A favorite marketing technique of non-profit consultants involves surveying a set of their clients to see what their metric is (like email open rate) and then publishing a study showing a “benchmark” average. Everyone eats up this kind of ”drive by analytics”, because if you are performing better than the benchmark, you look awesome, and if you are performing worse, you can just say it doesn’t apply to you.
Some companies with enough clients will sub-categorize the data into mission areas (“animal welfare”, “healthcare service delivery”, etc). This is even more deceptive, because it strongly suggests the data should apply to you because you fit in that umbrella.
I find it an odd marketing technique, because those whose numbers beat the metric have no reason to hire the consultant. And those whose numbers don’t beat the metric might be doing so because they have other, structural issues (poor funding, bad management, problems in the mission or its execution, emotional decision making processes that aren’t data driven) that are a factor in their performance. These structural issues are likely to make them very difficult clients.
But none of that matters, because the truth is that these benchmarks don’t apply to you in any way. Here’s why.
All non-profits are not the same.
Comparing something like “email open rate” between two non-profits like Kiva and Planned Parenthood is absurd. The relationship people have with those organizations is entirely different. The emotional connection, which is likely to drive the email open rate, is not the same at all. You may feel strongly about third world poverty, but Planned Parenthood has probably touched your life in a very personal way. The missions are different, and the reasons for you to interact with them is different too.
This is why people tend to split the data into “mission categories”, like “animal welfare”. But…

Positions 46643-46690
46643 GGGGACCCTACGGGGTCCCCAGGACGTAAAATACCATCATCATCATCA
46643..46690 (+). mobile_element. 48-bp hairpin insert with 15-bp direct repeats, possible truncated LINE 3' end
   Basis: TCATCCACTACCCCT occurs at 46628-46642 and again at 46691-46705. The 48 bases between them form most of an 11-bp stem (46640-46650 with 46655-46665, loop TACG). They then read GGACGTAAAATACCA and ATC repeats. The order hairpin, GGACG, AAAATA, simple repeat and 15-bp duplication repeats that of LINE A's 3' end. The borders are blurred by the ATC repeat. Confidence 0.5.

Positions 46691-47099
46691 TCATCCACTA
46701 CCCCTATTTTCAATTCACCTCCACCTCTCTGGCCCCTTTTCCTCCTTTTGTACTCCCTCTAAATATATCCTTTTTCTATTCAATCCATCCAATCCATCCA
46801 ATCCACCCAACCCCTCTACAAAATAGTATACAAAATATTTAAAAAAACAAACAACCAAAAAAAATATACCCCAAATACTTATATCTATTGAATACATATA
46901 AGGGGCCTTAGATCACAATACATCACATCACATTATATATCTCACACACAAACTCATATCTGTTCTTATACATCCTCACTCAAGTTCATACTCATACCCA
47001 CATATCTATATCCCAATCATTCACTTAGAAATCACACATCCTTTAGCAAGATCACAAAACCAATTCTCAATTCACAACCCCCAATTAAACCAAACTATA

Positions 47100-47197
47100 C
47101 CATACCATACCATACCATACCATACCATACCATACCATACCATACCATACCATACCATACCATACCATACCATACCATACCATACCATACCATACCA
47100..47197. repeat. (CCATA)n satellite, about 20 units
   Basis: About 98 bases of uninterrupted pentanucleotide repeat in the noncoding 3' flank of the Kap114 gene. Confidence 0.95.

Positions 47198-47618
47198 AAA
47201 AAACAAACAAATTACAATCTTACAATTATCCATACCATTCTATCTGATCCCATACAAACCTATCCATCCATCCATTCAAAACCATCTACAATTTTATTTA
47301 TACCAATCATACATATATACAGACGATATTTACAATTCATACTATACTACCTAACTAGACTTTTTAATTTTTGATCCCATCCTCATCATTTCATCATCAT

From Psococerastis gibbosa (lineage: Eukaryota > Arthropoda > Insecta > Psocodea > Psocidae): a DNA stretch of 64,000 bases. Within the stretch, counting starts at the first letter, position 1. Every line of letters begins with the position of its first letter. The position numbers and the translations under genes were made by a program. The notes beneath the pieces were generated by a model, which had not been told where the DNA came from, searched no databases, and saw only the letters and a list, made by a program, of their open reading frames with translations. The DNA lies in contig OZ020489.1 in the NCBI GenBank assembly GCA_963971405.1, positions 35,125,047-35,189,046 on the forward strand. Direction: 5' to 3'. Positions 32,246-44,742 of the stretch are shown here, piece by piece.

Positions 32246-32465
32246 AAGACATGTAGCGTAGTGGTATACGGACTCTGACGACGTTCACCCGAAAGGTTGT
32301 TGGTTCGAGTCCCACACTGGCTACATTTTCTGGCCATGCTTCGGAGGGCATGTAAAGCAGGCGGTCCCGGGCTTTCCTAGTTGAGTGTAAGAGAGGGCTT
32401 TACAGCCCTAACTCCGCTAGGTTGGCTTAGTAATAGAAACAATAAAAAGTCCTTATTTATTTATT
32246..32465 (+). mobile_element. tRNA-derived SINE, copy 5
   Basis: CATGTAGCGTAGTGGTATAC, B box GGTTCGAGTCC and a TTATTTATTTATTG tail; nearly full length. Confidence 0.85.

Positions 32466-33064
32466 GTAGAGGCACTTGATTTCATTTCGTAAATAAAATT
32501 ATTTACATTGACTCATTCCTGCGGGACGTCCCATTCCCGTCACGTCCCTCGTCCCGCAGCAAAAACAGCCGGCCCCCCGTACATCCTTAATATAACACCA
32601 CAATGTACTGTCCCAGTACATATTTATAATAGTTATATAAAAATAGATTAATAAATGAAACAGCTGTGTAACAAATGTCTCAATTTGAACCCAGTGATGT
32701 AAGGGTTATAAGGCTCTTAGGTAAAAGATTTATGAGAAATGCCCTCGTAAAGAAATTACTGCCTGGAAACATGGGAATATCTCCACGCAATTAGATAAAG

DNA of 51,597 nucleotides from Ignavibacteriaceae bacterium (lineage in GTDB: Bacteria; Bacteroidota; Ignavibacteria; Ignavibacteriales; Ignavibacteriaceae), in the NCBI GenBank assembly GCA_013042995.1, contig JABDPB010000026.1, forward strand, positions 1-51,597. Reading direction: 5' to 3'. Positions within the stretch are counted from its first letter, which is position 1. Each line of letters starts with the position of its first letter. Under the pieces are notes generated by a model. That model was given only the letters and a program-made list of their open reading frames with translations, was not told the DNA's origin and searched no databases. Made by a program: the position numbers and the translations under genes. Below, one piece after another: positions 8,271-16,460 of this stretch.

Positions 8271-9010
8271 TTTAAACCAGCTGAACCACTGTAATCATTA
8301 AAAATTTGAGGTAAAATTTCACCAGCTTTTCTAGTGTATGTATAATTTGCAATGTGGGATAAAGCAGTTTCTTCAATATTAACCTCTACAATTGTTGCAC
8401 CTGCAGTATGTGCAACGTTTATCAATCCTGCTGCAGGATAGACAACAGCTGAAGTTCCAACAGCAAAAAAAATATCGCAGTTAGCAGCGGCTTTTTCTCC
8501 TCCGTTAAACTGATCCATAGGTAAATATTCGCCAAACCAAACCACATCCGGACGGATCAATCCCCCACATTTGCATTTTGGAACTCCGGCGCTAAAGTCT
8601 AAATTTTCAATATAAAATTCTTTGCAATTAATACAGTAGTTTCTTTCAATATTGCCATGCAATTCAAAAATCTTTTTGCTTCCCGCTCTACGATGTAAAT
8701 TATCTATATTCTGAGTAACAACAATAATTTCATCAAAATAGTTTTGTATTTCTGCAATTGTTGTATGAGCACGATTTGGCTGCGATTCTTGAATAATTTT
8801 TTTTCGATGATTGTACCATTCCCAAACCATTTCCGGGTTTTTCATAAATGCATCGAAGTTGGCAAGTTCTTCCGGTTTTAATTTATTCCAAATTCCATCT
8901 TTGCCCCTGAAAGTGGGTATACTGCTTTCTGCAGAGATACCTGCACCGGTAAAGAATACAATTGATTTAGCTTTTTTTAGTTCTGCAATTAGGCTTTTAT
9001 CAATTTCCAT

All non-profits in the same “category” are not the same.
Let’s take The Marine Mammal Center (a client) and the Humane Society of the Peninsula. The Marine Mammal Center rescues, rehabilitates, and repatriates (haha) marine mammals like seals. The Humane Society does something different with dogs and cats. Unless a lot of you are keeping seals as pets, your relationship to these two organizations is wildly different because you’ve got a personal relationship with a dog or cat now or at some time in your life, and your relationship with seals is from a great distance. (By the way, seals can be really cute.)
Perhaps to address this, you would try and compare two non-profits that are really close, perhaps even chapters of the same organization. For example, you might try to compare, say Planned Parenthood of San Francisco with Planned Parenthood of Southern Oregon. That should be close, right? Sadly…
All non-profit affiliates in the same organization are not the same.
Let’s say PPSO has an email open rate of 15% and PPSF has an open rate of 8%. (I’m making those numbers up) There’s a lot of reasons why that might be, which you’ll never learn about in a benchmarking report. Perhaps there’s a large segment of PPSF’s list that is non-performing because they bought it and they now fail to open emails. Perhaps they provide a slightly different set of services in the Northern California area than are offered in Southern Oregon. Perhaps email open rates all over Northern California are different than those in Southern Oregon.
It may be that nothing PPSF does ever raises their email open rate to 15% because of factors that aren’t revealed in a benchmark report. PPSF could spend years trying lots of different tactics and never be able to reach the performance of PPSO because their difference may have nothing to do with how they run their email campaign.
Occam’s Razor dictates that if you can’t compare your non-profit against any other non-profit, that leaves only one person you can compare yourself against.
The best nonprofit you can compare yourself against is…..you!
When you know what your email open rate clocks in at because you’ve been measuring it for over a year, and then one week it spikes up, you can pretty quickly eliminate all the things that didn’t affect your open rate. Odds are good that it was something you did that changed it, or something enormous in your environment that changed it. And now that you know what it was, you can probably learn from it and repeat it.
So if you’re in the habit of making resolutions, may I suggest this one?
“I commit to recording my data, the same data, every week.
And when I do so, I will look back at how this week’s data differs from my baseline to learn how my work this week did better or worse, and how I can do better in the future.”
This is typically what I help non-profits who are setting up an analytics program do.
- We identify what the metrics are, and get it down to a manageable few;
- We setup a weekly process for recording the data and examining the data; and
- We spend a small amount of time every week analyzing it, comparing it to the baseline.